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Matulewski v. Pompeo

United States District Court, D. New Jersey

July 24, 2019

LEONARD MATULEWSKI, et al., Plaintiffs,
v.
MIKE POMPEO, et al., Defendants.

         Not for Publication

          OPINION

          Esther Salas, U.S.D.J.

         Before the Court is defendant Secretary of State Mike Pompeo et al.'s (“Defendants'”) motion to dismiss. (D.E. No. 26). The Court has considered the submissions of the parties[1] and decides the motion without oral argument. See L. Civ. R. 78.1(b). For the following reasons, the Court GRANTS the motion.

         I. Background

         The plaintiffs are six individuals who are United States citizens and who bring a putative class action complaint on behalf of themselves, their non-citizen family relatives, and “all others who are similarly situated.” (Am. Compl. ¶¶ 1-6 & 40). In essence, the Amended Complaint “challenges Defendants' rule . . . on unlawful presence departure” under “the Due Process Clause of the Fifth Amendment to the United States Constitution and the Administrative Procedure Act (‘APA'), 5 U.S.C. § 706.” (Id. at 2). More specifically, “Plaintiffs challenge the rule set forth in [9 FAM 302.11-2 (“the rule”)], ”[2] which, they claim, “misconstru[es] and appl[ies] . . . INA § 212(a)(9)(B)(i)(II), [3] to any and all departures made by aliens unlawfully in the United States.” (Id. ¶ 14). Hence the rule, Plaintiffs conclude, “incorrectly fails to exempt departures pursuant to removal proceeding orders;” “violates the statute[']s clear meaning;” and is ultra vires. (See Id. ¶ 15-16 & 37). Plaintiffs assert that the rule itself is a “final agency action” and thus “is reviewable.” (See Id. ¶ 14).

         With respect to purported injuries, Plaintiffs apparently allege that the consequences of their own anticipated litigation strategies would be “unnecessary” or “expensive.” (See, e.g., id. ¶ 25). Plaintiffs also claim that Defendants' anticipated enforcement of the rule would “deprive[] them of an ‘opportunity' for an ‘immediate relative' permanent residence benefit or relief” or “will cause them to be . . . separated from their families for ten years.” (Id. ¶¶ 26 & 28).[4]

         Defendants, in response, submit that the Amended Complaint should be dismissed for lack of subject-matter jurisdiction. (See, e.g., Def. Mov. Br. at 12). Among other arguments, Defendants contend that the rule itself is not a “final agency action” and “because there is no final agency decision by a consular officer on Plaintiffs' hypothetical visa application[s], the Court lacks subject matter jurisdiction under the APA.” (Id. at 13). The Court agrees.

         II. Analysis

         The APA provides that “[a] person suffering legal wrong because of agency action . . . is entitled to judicial review thereof.” 5 U.S.C. § 702; see also 28 U.S.C. 1331.[5] But, as relevant here, only “final agency action . . . [is] subject to judicial review.” See 5 U.S.C. § 704 (emphasis added). In other words, “[t]o support APA jurisdiction, the [relevant] agency action must be final, it must adversely affect the party seeking review, and it must be non-discretionary.” Pinho v. Gonzales, 432 F.3d 193, 200 (3d Cir. 2005). Here, however, Plaintiffs have not identified any final agency action.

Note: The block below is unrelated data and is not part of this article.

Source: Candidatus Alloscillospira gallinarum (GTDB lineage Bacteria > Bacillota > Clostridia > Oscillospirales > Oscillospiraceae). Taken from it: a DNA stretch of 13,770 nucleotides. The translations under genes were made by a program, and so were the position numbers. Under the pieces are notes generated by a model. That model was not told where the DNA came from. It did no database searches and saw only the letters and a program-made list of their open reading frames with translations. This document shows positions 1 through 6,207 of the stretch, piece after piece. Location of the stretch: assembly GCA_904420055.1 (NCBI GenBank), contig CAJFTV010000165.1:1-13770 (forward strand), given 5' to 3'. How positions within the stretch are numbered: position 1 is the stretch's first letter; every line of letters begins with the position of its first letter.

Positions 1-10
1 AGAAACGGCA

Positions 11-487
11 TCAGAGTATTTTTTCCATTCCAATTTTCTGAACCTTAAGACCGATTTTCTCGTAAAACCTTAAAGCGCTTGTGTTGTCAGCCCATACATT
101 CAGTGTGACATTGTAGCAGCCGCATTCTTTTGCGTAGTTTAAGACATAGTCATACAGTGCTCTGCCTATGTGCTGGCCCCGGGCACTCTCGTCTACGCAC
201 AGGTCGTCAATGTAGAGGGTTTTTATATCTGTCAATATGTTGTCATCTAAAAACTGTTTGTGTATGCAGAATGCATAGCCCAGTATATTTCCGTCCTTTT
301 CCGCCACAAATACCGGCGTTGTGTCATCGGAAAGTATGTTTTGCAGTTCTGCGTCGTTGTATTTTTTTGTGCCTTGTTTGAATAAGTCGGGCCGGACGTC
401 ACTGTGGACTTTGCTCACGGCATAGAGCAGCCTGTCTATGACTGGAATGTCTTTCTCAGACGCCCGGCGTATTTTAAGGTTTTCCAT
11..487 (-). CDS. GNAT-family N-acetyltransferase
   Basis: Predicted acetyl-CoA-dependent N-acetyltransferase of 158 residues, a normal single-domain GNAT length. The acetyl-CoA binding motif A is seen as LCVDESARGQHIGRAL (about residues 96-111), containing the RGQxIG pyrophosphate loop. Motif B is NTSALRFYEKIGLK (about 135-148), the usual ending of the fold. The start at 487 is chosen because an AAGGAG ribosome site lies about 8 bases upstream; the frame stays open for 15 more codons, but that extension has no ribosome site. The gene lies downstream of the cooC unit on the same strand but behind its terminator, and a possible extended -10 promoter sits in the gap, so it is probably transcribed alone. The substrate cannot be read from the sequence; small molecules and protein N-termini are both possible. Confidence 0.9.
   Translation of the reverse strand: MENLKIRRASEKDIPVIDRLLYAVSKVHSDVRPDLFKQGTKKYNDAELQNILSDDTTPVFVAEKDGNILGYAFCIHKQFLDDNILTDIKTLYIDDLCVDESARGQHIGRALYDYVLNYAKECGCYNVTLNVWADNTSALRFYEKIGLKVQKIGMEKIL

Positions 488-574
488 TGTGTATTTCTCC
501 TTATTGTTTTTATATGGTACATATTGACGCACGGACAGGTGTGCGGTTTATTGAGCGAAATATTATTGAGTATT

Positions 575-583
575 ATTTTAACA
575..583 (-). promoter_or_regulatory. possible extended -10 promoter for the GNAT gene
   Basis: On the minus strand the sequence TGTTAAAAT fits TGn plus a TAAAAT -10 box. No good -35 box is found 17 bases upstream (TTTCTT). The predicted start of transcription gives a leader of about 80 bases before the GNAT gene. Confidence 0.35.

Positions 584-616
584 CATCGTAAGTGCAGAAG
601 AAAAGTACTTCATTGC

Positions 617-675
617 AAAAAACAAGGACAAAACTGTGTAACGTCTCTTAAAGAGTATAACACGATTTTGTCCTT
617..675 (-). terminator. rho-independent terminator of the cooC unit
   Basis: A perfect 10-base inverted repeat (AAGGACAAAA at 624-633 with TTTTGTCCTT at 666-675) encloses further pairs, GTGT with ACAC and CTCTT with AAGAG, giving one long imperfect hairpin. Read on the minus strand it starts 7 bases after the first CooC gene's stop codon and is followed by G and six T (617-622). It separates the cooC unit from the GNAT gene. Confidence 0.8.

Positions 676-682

“[T]wo conditions must be satisfied for agency action to be ‘final:' First, the action must mark the ‘consummation' of the agency's decisionmaking process . . . . And second, the action must be one by which ‘rights or obligations have been determined,' or from which ‘legal consequences will flow.'” Bennett v. Spear, 520 U.S. 154, 177-78 (1997). The Amended Complaint fails to identify any “decisionmaking process” that Defendants have even begun. See id.; Pinho, 432 F.3d at 200 (“Finality requires exhaustion of administrative remedies.” (emphasis added)). The Amended Complaint does not allege that Defendants have even considered whether to apply the rule to Plaintiffs-let alone that Defendants have determined “the rights or obligations” of Plaintiffs under the rule. See id.; (see, e.g., Am. Compl. ¶ 25 (predicting what “will be” the case “because of these State Department rules” (emphasis added)); Pl. Opp. Br. at 13 (conceding that Plaintiffs do “not seek review of any consular decision”)).[6] In Naik v. Renaud, for instance, the court ruled that rights and obligations concerning a plaintiff's I-130 petition “ha[d] not been determined” because the government defendants could still have granted or denied the plaintiff's petition. 947 F.Supp.2d 464, 471 (D.N.J. 2013). For several reasons, the same is true here. See, e.g., 8 U.S.C. § 1182(a)(9)(B)(v) (recognizing the Attorney General's “discretion to waive” the application of 8 U.S.C. § 1182(a)(9)(B)(i)).

         Furthermore, the proposition that the rule itself is a “final agency action” (see Am. Compl. ¶ 14) is legally unfounded.[7] Other than to conflate “final agency action” with “ripeness” (see, e.g., Pl. Opp. Br. at 3-4), Plaintiffs make no legal argument in support of that proposition; and significant legal authority undermines it. For instance, “agency manuals . . . lack the force of law, ” Wos v. E.M.A. ex rel. Johnson, 568 U.S. 627, 643 (2013), and “whether the [rule] has the status of law” is a principal factor in determining whether an agency action is final, see Ocean Cty. Landfill Corp. v. U.S. E.P.A., Region II, 631 F.3d 652, 655 (3d Cir. 2011). The Court cannot discern how any factor used to determine whether an agency action is final would support Plaintiff's conclusion that the rule itself is a final agency action. See, e.g., id. (identifying, e.g., “whether immediate judicial review would speed enforcement” as another principal factor).

         III. Conclusion

         Accordingly, the Court lacks subject-matter jurisdiction and must dismiss ...


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